China: New Anti-Monopoly Law Of The PRC

Last Updated: 21 August 2008
Article by Oscar Yu

On 1 August 2008, the first PRC Anti-Monopoly Law came into effect. This article discusses important aspects of the law, including the unique feature of its enforcement by different government agencies, which was only clarified shortly before this date.

Monopolies and Monopolistic Behaviour

The Anti-Monopoly Law identifies three types of monopolistic behaviour:

  • Monopolistic agreements between entities;
  • Abuse of dominant market position by entities; and
  • Concentration of entities that may eliminate or restrict competition.

"Entities" under the Anti-Monopoly Law are defined as natural persons, legal persons or other organisations that produce or trade goods, or that provide services.

Cartels

Monopolistic agreements or "cartels" under the Anti-Monopoly Law refer to agreements, decisions or other concerted behaviour that eliminates or restricts competition. The Anti-Monopoly Law identifies prohibited horizontal and vertical cartels.

Prohibited behaviour by horizontal cartels refers to agreements that:

  • Fix or change the price of products;
  • Restrict the output volume or sales volume of products;
  • Restrict the purchase of new technology or new facilities or the development of new technology or new products;
  • Divide the sales market or the raw material purchasing market; and
  • Jointly boycott transactions.

Prohibited behaviour by vertical cartels refers to agreements that:

  • fix the price for resale to a third party;
  • restrict the minimum price for resale to a third party.

These definitions also cover other monopolistic agreements as determined by anti-monopoly enforcement authorities.

These prohibitions do not apply to situations where the entities can show that the behaviour allows them to:

  • Improve techniques, conduct research and develop new products;
  • Upgrade product quality, reduce costs, improve efficiency unify product models and standards or carry out professional labor distribution;
  • Improve operational efficiency and enhance the competitiveness of small and medium-sized enterprises;
  • Maintain the public welfare, such as through conserving energy, protecting the environment or providing disaster relief;
  • Mitigate a severe decrease of sales volume or excessive overstock during an economic recession; or
  • Protect the legitimate interests of international trade and foreign economic cooperation

Other cases may be stipulated by law or the State Council.

Abuse of Dominant Market Position

The Anti-Monopoly Law prohibits entities from abusing their "dominant market position" by:

  • Selling products at unfairly high prices or buying products at unfairly low prices;
  • Selling products at prices below cost without justification;
  • Requiring parties to conduct transactions exclusively with them or designated parties without justification;
  • Implementing tie-in sales without justification or imposing other unreasonable transaction terms;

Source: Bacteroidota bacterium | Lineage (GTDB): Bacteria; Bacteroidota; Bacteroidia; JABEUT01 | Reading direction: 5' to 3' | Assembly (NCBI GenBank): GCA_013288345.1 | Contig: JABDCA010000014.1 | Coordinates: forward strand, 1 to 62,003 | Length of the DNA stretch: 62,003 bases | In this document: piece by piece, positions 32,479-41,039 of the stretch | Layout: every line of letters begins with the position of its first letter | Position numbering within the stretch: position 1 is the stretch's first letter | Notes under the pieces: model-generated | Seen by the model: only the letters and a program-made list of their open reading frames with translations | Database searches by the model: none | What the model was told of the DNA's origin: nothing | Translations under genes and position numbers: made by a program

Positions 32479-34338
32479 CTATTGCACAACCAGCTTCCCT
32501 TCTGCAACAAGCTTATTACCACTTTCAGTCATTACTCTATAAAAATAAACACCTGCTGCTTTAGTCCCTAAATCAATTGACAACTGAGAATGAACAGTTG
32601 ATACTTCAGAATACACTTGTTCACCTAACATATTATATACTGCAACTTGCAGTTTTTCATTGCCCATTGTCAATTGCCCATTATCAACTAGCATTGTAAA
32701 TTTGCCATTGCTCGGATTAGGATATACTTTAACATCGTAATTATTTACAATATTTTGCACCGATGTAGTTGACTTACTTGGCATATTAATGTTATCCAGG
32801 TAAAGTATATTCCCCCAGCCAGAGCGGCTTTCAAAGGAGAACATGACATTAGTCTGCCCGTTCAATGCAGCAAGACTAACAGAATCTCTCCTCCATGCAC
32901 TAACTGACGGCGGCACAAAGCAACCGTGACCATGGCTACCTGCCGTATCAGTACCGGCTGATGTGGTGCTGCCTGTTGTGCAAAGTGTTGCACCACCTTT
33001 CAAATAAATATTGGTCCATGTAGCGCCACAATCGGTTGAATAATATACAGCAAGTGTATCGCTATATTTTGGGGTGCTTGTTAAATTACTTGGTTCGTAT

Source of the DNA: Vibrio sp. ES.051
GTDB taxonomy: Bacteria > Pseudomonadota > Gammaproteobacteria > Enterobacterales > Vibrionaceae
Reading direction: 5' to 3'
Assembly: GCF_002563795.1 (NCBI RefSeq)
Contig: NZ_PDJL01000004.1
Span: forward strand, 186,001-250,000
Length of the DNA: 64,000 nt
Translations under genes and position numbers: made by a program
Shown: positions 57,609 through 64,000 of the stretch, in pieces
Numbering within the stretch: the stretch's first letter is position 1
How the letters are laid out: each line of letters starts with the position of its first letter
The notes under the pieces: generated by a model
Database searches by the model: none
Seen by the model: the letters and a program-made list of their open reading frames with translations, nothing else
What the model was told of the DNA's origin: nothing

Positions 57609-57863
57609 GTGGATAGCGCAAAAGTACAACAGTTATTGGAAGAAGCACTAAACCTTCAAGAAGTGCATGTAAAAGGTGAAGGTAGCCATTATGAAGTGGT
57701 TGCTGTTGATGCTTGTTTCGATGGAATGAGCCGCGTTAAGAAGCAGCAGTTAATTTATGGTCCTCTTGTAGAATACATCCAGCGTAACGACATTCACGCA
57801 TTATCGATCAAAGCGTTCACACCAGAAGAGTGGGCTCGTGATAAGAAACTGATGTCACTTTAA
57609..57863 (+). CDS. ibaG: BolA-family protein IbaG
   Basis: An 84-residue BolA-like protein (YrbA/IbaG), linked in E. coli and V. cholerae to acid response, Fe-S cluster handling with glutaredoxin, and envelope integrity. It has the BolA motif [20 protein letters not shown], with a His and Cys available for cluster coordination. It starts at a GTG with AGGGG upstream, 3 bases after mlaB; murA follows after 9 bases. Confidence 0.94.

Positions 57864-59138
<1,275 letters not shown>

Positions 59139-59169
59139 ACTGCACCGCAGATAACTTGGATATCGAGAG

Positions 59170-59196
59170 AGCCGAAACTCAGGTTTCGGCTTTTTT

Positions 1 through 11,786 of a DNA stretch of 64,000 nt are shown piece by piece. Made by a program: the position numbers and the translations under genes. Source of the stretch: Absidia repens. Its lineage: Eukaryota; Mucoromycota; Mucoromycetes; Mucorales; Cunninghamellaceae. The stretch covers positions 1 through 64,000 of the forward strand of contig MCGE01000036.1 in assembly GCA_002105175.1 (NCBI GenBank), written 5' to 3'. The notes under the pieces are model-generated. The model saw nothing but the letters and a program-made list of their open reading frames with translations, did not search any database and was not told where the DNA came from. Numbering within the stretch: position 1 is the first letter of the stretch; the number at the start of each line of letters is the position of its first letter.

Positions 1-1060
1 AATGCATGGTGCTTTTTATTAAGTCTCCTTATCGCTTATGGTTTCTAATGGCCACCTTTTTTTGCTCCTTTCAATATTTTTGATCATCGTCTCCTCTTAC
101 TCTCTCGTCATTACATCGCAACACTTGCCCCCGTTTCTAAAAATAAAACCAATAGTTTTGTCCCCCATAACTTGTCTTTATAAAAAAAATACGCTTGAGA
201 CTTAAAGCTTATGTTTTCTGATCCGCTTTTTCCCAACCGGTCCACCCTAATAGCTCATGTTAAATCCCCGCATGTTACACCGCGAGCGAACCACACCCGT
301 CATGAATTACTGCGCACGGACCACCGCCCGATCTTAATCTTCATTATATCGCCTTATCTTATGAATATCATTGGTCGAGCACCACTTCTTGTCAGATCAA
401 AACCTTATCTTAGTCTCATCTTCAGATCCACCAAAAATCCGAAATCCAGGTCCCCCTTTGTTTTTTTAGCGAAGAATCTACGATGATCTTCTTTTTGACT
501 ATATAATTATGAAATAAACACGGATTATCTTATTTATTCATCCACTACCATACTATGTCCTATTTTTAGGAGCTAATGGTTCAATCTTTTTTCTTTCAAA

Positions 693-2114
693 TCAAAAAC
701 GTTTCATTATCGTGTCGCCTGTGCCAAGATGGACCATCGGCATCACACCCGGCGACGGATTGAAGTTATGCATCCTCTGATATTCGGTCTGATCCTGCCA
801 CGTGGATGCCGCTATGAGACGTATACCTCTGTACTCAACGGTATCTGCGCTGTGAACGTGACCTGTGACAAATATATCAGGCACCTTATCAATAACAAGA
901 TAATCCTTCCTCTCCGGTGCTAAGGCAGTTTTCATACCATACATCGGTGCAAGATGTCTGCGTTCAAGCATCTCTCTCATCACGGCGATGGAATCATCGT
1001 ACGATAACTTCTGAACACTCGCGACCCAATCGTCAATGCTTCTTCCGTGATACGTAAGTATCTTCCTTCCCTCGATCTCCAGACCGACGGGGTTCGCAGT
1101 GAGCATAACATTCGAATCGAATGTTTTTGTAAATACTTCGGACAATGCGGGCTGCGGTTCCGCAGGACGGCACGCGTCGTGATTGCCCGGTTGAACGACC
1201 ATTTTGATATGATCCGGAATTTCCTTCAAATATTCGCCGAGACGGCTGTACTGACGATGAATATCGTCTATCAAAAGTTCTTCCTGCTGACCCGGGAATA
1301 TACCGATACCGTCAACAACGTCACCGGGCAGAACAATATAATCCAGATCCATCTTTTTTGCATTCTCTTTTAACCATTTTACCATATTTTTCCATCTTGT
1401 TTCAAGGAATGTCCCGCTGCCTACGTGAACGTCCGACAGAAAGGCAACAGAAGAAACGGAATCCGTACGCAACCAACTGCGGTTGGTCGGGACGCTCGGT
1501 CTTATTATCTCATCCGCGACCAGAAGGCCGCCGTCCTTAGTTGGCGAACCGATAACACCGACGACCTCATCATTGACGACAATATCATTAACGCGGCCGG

• Applying discriminatory treatment in pricing or other terms to their transaction parties with equal standing without justification; and
  • Other activities that abuse their dominant market position as recognised by the anti-monopoly enforcement authorities.

Determining "dominant market position"

"Dominant market position" under the Anti-Monopoly Law is defined as a market position held by entities that can control the price or quantity of products or other transaction conditions in the relevant market, or that can block or affect the access of other entities to the relevant market.

When assessing whether the market position of an entity is dominant, enforcement authorities will consider the following:

  • The market share of the respective entity and its competitive status in the relevant market;
  • The ability of the entity to control the sales market or the raw material purchasing market;
  • The financial and technical status of the entity;
  • The extent to which other parties rely on the entity during transactions;
  • The degree of difficulty for other entities to enter the relevant market; and
  • Other factors relevant to the entities' dominant market position.

Entities may be construed to have a dominant market position if any of the following conditions is fulfilled:

  • One entity occupies one-half of the relevant market;
  • Two entities occupy two-thirds of the relevant market; or
  • Three entities occupy three-fourths of the relevant market.

When two entities occupy two-thirds or more of the market, or three entities occupy three-fourths or more, any of the entities that have a market share of less than 10% will not be considered as having a dominant market position. Also, entities with a construed dominant market position may provide evidence that demonstrates their lack of actual dominance in the market.

Concentrations of Entities

Under the Anti-Monopoly Law, parties who propose an arrangement that will result in a "concentration of entities" must submit an application for approval by the competent anti-monopoly enforcement authority.

A "concentration of entities" is defined under the Anti-Monopoly Law as the following:

  • Merger conducted by entities;
  • Controlling other entities by acquiring their shares or assets, or through other means;
  • Acquiring control over other entities by contract or other means, or by obtaining the ability to exercise decisive influence over other entities through contract or other arrangements.

Concentrations that require approval

The entities must make a prior submission to the competent anti-monopoly authority (Ministry of Commerce) if one of the following criteria is met:

  • The aggregate global turnover of all entities involved in the contemplated concentration for the preceding financial year exceeds RMB 10 billion, and there are at least two entities whose turnover in China for the preceding financial year each exceeds RMB 400 million;
  • The aggregate turnover of all entities in China for the preceding financial year exceeds RMB 2 billion, and at least two of the entities have a turnover in China for the preceding financial year that exceeds RMB 400 million.